In yet another shocking response to an application under RTI, RBI refused to provide information on supply & indent of new notes. However, the appellate authority of RBI had a different opinion.[orc]
The Reserve Bank of India (RBI) has been denying information in response to most RTI applications that sought information on various issues related to demonetization. Most applications have been rejected citing various clauses in Section 8 of the RTI act that spell out various exemptions. The response to various applications also prove that it’s trying to evade any question on Demonetization.
Supply & Indent information of some notes is confidential while others is not
Factly filed an application under the RTI seeking the following information from the RBI.
- Details of the indent & supply of legal tender of Rs 500 and Rs 1000 that were withdrawn recently with the various printing presses from April 2016 till date.
- Details of the indent & supply of legal tender of Rs 100 with the various printing presses from April 2016 till date.
- Details of the indent & supply of new Rs 500 and Rs 2000 that were introduced recently with the various printing presses from April 2016 till date.
- Details of the information available with RBI with respect to the printing defects and other defects in the new legal tender of Rs 500 & Rs 2000 released recently.
- Details action taken by the RBI with respect to the printing defects and other defects in the new legal tender of Rs 500 & Rs 2000 released recently.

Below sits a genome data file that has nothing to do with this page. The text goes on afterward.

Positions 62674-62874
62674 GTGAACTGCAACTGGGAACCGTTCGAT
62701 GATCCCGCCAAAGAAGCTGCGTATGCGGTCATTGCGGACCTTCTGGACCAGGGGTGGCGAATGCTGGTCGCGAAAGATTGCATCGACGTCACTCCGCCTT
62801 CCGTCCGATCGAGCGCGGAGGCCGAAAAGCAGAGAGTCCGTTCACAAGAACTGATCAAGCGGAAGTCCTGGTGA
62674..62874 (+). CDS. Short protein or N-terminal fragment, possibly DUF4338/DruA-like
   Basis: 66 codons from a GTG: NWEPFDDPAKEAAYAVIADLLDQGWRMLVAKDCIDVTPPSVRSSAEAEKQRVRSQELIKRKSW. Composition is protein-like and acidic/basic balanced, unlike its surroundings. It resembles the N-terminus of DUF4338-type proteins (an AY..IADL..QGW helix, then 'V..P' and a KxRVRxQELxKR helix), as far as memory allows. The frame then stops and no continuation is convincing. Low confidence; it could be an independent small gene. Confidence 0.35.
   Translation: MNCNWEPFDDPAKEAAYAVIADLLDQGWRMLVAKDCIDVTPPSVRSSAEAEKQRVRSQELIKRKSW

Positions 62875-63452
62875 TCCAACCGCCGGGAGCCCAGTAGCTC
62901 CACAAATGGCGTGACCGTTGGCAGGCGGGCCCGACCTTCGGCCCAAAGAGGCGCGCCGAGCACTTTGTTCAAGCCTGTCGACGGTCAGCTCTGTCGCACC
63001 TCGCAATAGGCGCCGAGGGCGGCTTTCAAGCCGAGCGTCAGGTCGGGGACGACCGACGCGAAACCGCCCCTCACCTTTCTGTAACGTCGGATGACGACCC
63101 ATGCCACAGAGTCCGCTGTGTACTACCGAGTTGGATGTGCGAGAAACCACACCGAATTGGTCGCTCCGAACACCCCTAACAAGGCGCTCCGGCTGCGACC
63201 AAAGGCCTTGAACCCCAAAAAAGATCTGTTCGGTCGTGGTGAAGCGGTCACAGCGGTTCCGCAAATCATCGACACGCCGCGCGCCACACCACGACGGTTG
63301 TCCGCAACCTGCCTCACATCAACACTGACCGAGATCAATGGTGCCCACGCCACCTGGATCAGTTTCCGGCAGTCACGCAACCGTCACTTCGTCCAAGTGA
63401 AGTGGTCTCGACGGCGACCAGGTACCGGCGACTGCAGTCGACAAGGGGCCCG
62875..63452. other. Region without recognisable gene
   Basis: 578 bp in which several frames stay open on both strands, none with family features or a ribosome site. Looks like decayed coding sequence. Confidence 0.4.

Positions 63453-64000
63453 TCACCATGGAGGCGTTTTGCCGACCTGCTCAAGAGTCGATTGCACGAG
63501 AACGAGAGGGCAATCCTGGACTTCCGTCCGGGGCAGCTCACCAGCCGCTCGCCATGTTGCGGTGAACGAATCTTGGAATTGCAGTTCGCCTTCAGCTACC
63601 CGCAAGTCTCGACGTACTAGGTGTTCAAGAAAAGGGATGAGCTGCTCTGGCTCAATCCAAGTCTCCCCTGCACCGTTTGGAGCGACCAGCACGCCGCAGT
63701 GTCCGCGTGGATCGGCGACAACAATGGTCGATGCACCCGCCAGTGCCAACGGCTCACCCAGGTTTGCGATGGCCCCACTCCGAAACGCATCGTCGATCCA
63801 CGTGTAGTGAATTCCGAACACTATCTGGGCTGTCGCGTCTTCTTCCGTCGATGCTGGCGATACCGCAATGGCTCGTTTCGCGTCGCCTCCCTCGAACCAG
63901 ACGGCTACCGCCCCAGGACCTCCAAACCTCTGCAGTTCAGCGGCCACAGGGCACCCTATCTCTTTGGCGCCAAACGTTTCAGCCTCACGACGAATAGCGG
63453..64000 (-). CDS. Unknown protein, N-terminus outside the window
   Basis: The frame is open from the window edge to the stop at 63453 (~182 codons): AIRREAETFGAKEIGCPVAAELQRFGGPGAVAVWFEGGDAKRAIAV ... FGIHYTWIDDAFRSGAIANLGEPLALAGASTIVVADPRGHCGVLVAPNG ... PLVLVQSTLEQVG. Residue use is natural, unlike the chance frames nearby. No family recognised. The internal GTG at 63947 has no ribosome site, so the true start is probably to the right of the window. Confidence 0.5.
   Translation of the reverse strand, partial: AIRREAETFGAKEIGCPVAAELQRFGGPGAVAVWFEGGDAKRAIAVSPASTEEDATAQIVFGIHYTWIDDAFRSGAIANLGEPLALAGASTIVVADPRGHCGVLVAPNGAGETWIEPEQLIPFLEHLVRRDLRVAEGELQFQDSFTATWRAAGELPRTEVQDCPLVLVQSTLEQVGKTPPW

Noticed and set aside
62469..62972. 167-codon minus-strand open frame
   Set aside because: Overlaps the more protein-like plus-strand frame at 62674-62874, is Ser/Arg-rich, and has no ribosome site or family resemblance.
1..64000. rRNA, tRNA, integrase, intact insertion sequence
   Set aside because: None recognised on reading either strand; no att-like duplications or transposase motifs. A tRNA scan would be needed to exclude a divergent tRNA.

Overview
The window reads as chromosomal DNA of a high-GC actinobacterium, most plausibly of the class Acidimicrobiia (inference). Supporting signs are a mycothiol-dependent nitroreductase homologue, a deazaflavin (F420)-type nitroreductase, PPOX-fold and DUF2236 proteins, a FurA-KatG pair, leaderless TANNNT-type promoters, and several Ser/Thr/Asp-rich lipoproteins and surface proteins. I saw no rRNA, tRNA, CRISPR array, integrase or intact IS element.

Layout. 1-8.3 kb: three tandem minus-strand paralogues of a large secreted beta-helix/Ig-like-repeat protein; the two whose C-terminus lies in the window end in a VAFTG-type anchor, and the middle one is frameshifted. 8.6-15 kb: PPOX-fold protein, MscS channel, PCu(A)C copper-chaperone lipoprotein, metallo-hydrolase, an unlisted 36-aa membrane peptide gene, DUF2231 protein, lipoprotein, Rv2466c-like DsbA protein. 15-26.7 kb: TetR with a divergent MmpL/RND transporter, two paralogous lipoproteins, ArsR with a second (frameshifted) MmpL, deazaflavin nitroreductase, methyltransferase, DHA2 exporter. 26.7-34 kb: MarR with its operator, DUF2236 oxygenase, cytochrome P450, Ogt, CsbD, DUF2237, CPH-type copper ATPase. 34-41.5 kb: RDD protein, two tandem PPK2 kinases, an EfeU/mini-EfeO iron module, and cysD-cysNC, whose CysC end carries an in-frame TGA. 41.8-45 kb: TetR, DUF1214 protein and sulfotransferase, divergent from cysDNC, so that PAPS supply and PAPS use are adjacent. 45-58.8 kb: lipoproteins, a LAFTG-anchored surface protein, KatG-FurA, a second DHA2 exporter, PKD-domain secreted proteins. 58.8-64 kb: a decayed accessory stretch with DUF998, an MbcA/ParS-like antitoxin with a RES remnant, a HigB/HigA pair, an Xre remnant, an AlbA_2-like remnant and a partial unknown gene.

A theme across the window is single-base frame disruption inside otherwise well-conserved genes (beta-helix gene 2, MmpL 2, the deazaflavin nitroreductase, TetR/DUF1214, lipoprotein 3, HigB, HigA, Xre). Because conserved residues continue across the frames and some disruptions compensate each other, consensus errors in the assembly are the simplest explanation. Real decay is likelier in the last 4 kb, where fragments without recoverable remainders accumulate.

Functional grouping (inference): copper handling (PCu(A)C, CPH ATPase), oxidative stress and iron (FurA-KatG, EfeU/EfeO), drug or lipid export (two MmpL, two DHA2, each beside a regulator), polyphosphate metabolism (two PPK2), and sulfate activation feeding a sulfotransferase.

In response to the first two queries, RBI mentioned that the information is available on its website, in the annual reports section. But the latest available annual report of the RBI is for the year 2015-16 which has details only up to March 2016. In the RTI application, it was very clearly mentioned that the information sought is from April 2016 onwards. Was this intentionally overlooked by the PIO?
RBI’s response to the 3rd query was strange to say the least. The 3rd query was very similar to the previous two queries except that it concerns the new notes. To this, the RBI cites the exemption clause that relates to safety, security & economic interests of the country.
In response to the last query, the RBI responded by saying that it is not information as defined in Section 2(f) of the RTI act. This is again an attempt to evade the question, since the RBI’s spokesperson was on record when she told the media that notes with printing defects might have got released and that there is no need to worry. How did the spokesperson make such a statement without having any information?
The Appellate Authority of RBI has a different opinion
Factly filed an appeal with RBI’s appellate authority opposing the contention of the PIO. The appellate authority seems to have understood the application and the information sought better than the PIO.
For the first two queries, the appellate authority accepted Factly’s contention and directed the PIO to provide the information available with him.
For the third query where the PIO cited an exemption clause to deny information, the appellate authority once again accepted Factly’s contention that the nature of information sought is similar and directed the PIO to revisit the exemption.
The appellate authority also directed the PIO to verify the records to check if any documented information is available on the defective notes.
What does this tell us?
RBI’s response to this particular RTI application and many others have proved beyond doubt that the institution is trying to evade any question on demonetization. Nothing justifies the casual and callous manner in which the exemption clauses are being used by the RBI to reject various information requests made by citizens.